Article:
The catalytic decomposition of hydrogen peroxide
On its own, hydrogen peroxide slowly decomposes into oxygen and water.
2 H2O2(aq) → O2(g) + 2 H2O(l)
For this reason, fresh bottles of drugstore hydrogen peroxide, labeled 3%, are actually 6%. This is so the hydrogen peroxide remains above 3% at the expiration date, if stored properly. When catalyzed, the rate of decomposition of the hydrogen peroxide increases. Suitable catalysts include yeast, manganese dioxide, “rusty” manganese metal and potassium iodide.
Catalase, an enzyme present in our blood, also catalyzes the decomposition of peroxides, including hydrogen peroxide, which would otherwise be harmful. If you have ever used hydrogen peroxide to clean an open wound, you probably have observed the rapid formation of gas bubbles. These gas bubbles are filled with oxygen from the decomposition of the hydrogen peroxide.
In the demonstration described below potassium iodide is used to catalyze the hydrogen peroxide. More specifically, it is the iodide ion that catalyzes the reaction. The proposed mechanism is as follows:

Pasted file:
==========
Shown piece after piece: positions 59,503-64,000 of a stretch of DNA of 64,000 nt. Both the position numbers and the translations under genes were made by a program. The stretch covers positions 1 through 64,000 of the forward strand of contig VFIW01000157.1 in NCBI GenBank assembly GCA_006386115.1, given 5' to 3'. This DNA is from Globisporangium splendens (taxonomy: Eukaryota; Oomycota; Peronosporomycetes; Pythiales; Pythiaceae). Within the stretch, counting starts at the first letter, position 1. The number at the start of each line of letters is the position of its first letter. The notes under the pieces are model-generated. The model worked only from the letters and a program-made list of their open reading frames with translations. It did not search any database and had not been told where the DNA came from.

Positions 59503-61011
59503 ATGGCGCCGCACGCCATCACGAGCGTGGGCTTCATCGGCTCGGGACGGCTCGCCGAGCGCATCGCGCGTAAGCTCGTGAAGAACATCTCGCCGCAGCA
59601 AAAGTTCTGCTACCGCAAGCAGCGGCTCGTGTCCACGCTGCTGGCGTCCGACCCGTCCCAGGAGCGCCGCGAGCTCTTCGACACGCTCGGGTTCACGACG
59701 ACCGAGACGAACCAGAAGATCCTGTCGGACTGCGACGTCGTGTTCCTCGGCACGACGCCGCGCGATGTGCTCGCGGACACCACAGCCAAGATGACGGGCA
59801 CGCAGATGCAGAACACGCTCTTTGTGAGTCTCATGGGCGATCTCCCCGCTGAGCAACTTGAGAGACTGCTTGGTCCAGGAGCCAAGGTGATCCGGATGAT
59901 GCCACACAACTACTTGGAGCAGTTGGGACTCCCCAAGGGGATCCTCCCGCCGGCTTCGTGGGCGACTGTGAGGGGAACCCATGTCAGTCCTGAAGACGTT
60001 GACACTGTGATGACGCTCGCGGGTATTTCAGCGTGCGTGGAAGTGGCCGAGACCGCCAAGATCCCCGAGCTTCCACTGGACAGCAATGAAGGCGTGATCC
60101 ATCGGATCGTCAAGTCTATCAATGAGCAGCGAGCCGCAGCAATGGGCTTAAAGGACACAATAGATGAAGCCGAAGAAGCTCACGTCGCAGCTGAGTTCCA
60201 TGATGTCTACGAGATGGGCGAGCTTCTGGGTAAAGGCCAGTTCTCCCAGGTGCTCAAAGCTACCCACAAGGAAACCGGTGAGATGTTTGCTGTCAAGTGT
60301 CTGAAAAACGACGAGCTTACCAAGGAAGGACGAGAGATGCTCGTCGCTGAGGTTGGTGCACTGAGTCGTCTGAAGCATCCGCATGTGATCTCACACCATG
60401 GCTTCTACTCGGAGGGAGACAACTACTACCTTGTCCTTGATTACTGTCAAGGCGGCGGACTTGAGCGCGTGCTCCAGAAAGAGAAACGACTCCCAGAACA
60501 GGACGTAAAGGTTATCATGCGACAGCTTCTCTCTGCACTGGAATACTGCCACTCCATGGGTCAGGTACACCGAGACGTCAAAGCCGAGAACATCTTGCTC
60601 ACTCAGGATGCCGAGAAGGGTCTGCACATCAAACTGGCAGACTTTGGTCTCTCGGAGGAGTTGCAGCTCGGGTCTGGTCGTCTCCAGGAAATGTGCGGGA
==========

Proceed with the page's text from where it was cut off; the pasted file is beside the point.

H2O2(aq) + I-(aq) → IO-(aq) + H2O(l)
H2O2(aq) + IO-(aq) → I-(aq) + O2(g) + H2O(l)
The first step is believed to be the rate determining (slow) step. Recall that catalysts work by proceeding along a different reaction pathway of lower activation energy. Note that the catalyst is involved in the reaction mechanism but is returned to its original form in the final step, enabling it to catalyze the decomposition of additional peroxide molecules.
The iodide is not a perfect catalyst because some reacts with the hydrogen peroxide to form iodine and water. This reduces the amount of iodide available to catalyze the decomposition of the hydrogen peroxide.
2 H+(aq) + 2 I-(aq) + H2O2(aq) → I2(aq) + 2 H2O(l)
I was enticed the first time I saw this demonstration at the ChemEd 89 conference; unfortunately I do not recall the presenter. Since them it has become part of our repertoire of outreach demonstrations. The large scale ‘Elephant’s toothpaste’ demonstration uses 100 mL of 30-35% hydrogen peroxide, a squirt of dish washing liquid, and a few drops of food coloring (just for aesthetics) mixed together in a 1-L cylinder (we use non-graduated cylinders). The cylinder is placed in a plastic tub to catch the overflow and a tarp covers the table to prevent iodine stains in case the mixture spills out of the tub onto the table.